Back to “too fast,” the most basic calculation: Add the rate of productivity increase to population growth. If GDP rises faster than that, inflation results. The U.S. population is growing about 1 percent per year, and productivity is poor, only about 1 percent, way off long-term trends. Add ’em up, get 2 percent, and you have the speed limit of the U.S. economy.
Ouch. Last week the Fed fat-fingered a release of the Fed staff’s study of the same issue. Historically, the Fed staff does fairly well, better than private economists and the regional Fed presidents. Best of all, they reflect the intentions of the Fed chair (a slightly cooked book, circular). The staff’s estimate of annual GDP potential in the next five years: 1.8 percent. That means our economy is growing too fast now. :-)
This line of thought has cascaded into the bond market in slow motion. Until the last two weeks, the working assumption was a Fed that wanted to lift off for fear of financial market bubbles inflated by zero-cost money, to begin a long process gently so as to avoid doing it harshly later, and to take out insurance against age-old NAIRU fear that a too-tight labor market would beget too-fast wage growth, even though no such thing is evident.
Now it seems the Fed intends to put on the brakes, enforce a 2 percent limit late in 2016. The stock market bozos and other optimists don’t get it, but old-time bond market people drool happily at the prospect of a Fed more likely to err on the tight side.
Mark me down with the droolers. The Fed is stuck, using measures of a bygone U.S. economy, and underestimating external effects on us. Today the outside world is in a dangerous trade war, competitively devaluing currencies, labor and materials. The world needs more stimulus, not less; and Lord knows, better public policy everywhere.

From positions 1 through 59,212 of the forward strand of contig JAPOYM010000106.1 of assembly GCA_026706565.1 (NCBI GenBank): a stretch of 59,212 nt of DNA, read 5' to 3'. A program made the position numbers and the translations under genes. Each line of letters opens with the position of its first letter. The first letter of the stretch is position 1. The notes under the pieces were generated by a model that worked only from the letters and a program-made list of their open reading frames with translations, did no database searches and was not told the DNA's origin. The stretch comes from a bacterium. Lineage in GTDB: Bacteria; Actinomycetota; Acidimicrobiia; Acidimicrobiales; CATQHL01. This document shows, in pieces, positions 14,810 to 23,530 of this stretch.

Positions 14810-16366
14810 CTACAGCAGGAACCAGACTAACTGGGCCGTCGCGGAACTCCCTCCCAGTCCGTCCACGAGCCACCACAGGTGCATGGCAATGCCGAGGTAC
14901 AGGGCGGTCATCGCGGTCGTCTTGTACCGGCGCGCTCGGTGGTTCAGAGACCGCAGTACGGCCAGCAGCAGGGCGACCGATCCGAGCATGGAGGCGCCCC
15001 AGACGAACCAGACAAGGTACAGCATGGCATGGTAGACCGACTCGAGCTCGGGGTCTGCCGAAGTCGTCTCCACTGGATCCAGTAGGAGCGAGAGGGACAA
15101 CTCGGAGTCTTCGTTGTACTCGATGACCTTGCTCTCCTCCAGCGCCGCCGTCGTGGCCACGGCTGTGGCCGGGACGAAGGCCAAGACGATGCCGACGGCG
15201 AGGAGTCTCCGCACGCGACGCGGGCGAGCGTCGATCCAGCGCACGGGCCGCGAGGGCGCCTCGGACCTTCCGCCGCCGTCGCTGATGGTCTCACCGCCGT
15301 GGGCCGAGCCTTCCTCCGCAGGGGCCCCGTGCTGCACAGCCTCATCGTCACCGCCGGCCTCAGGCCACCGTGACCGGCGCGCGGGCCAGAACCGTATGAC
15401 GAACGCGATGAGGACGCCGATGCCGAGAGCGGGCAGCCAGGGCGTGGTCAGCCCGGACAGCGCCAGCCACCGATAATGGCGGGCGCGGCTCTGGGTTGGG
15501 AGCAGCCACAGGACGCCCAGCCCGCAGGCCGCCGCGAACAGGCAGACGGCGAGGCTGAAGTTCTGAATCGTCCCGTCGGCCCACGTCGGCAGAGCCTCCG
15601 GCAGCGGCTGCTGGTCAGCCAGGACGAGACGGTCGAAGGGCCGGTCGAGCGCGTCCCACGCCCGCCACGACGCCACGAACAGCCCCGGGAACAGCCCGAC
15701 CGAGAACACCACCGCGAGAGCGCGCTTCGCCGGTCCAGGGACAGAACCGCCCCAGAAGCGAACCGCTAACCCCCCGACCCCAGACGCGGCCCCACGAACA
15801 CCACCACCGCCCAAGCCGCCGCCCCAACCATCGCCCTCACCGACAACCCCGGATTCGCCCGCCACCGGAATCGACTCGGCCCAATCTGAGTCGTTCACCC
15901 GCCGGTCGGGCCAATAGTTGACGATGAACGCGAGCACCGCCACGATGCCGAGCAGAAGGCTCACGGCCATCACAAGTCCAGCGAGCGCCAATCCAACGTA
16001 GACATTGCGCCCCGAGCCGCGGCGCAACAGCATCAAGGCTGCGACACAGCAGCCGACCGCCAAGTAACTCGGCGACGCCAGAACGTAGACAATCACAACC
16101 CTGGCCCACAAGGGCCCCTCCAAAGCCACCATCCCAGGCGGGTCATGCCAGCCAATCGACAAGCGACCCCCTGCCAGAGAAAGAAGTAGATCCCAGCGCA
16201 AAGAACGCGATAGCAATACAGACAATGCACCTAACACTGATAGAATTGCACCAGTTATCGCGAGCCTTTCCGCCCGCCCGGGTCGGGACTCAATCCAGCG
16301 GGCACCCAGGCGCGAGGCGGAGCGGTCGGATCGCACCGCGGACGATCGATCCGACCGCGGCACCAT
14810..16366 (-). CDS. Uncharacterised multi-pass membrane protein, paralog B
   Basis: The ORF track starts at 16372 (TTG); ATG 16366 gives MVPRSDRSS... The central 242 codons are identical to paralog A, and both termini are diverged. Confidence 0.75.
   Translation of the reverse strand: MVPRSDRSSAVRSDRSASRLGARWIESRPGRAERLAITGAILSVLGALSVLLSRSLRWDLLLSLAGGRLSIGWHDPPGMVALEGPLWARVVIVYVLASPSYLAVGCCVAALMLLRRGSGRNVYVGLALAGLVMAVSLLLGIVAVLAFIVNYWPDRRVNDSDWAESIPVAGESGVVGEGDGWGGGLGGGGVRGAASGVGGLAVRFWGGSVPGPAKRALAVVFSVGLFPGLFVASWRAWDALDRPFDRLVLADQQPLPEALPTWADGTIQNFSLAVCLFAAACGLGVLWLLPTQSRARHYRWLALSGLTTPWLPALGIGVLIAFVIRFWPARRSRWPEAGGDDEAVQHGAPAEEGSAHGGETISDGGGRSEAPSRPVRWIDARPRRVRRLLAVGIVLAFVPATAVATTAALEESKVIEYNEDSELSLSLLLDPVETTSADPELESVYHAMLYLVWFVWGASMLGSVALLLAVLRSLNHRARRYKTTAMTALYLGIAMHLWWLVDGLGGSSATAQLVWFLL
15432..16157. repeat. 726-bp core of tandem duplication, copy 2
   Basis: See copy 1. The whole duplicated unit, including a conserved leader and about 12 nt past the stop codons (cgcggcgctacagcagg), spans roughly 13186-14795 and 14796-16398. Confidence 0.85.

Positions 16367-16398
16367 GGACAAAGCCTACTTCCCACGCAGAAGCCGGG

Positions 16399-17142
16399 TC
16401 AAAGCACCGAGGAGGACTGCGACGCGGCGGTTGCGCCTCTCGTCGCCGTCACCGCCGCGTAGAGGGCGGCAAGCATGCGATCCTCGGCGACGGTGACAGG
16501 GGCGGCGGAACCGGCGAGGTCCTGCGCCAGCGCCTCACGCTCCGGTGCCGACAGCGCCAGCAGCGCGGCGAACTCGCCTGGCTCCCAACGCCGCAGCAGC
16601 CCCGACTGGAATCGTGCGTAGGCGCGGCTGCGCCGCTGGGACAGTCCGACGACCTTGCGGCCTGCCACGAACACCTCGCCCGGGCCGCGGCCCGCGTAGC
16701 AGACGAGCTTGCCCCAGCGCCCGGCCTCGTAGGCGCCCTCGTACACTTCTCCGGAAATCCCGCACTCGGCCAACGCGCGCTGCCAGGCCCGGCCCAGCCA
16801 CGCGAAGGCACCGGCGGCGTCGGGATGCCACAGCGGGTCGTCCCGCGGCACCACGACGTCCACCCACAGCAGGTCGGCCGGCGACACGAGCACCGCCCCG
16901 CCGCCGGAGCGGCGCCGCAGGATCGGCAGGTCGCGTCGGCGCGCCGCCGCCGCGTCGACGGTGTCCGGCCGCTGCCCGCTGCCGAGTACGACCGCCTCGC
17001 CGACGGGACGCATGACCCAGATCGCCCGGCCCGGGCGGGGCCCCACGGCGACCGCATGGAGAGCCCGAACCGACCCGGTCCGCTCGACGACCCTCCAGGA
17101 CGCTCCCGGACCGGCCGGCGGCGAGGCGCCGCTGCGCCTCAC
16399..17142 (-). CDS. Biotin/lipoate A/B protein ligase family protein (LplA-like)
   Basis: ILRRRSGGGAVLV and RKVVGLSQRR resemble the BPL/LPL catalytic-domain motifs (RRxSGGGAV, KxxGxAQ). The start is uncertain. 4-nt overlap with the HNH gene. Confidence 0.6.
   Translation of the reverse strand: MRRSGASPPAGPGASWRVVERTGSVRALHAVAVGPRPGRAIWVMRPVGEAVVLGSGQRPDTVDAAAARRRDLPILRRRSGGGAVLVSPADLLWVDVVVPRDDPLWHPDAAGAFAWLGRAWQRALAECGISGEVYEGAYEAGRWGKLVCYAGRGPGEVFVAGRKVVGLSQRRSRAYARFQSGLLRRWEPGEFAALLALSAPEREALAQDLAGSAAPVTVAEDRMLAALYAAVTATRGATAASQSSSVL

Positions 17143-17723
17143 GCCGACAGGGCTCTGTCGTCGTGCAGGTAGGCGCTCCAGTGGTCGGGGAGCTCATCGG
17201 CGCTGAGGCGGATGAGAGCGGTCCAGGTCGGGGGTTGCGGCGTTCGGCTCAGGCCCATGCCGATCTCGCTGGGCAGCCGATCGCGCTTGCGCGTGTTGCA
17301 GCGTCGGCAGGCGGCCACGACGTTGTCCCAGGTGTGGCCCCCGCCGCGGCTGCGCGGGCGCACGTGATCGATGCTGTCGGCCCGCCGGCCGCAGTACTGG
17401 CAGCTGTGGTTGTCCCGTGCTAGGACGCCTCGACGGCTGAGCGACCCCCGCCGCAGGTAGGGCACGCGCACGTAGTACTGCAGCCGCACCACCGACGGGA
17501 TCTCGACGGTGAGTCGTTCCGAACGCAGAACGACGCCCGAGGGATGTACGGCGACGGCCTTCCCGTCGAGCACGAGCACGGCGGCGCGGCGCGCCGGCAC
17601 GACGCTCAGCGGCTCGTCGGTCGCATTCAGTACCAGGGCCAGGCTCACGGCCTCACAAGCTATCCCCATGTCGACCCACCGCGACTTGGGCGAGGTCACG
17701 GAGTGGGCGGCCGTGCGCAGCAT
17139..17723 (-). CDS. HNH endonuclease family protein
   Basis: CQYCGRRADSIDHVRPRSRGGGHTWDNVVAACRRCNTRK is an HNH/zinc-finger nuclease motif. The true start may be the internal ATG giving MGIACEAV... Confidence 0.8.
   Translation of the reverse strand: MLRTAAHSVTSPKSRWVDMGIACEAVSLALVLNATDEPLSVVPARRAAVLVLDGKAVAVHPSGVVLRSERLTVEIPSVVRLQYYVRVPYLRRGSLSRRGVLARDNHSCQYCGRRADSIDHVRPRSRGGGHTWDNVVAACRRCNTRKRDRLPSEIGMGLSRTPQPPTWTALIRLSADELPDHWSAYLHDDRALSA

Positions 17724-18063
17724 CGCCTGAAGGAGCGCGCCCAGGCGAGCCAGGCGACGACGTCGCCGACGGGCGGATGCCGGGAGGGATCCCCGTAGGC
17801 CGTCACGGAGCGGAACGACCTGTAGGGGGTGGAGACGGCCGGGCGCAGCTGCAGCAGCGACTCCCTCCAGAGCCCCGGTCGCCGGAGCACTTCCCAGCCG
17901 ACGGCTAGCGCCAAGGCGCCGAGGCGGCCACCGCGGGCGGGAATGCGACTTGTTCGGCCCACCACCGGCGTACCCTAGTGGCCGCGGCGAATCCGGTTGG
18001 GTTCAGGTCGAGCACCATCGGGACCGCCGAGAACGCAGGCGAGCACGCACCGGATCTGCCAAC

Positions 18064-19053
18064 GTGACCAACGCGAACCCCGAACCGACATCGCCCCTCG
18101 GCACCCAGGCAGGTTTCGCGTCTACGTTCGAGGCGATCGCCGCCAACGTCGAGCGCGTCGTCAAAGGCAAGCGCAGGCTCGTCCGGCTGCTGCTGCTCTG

The 10-year T-note this last week (above). The ECI changed the game today, but long rates had already begun to slide.
And here’s the 10-year T-note in the last two years. Break below 2.2 percent and mortgages will likely fall back into the 3’s. Historically, long-term rates refusing to rise in the face of Fed warnings is a warning to the Fed.
The best Fed forecast always is the two-year T-note. During 2015, a consistent top at 0.7 percent anticipates one Fed hike in the next year, but no more.
But note the ascending bottoms of trading in 2015. This is a chart of disbelief: The Fed says it’s coming, but they can’t be serious about sustained hikes — can they?
The accidental Fed release. Top line: Forecast of actual result says the economy right now is as hot as it’s going to get, and in 18 months will cool to 1.75 percent annual. Fifth line down, potential GDP confirms. The Fed intends to make GDP cool to potential.
The underlying weakness in labor and incomes shows in this chart of American youth. This is the cohort that must do well enough — soon — to pay taxes to pay for entitlement spending predicated on 3 percent-plus GDP growth. Are those still living at home doing so because they like it? Or because the economy is too constrained to provide opportunity? (Chart thanks to Washington Post)
Lou Barnes is a mortgage broker based in Boulder, Colorado. He can be reached at email@example.com.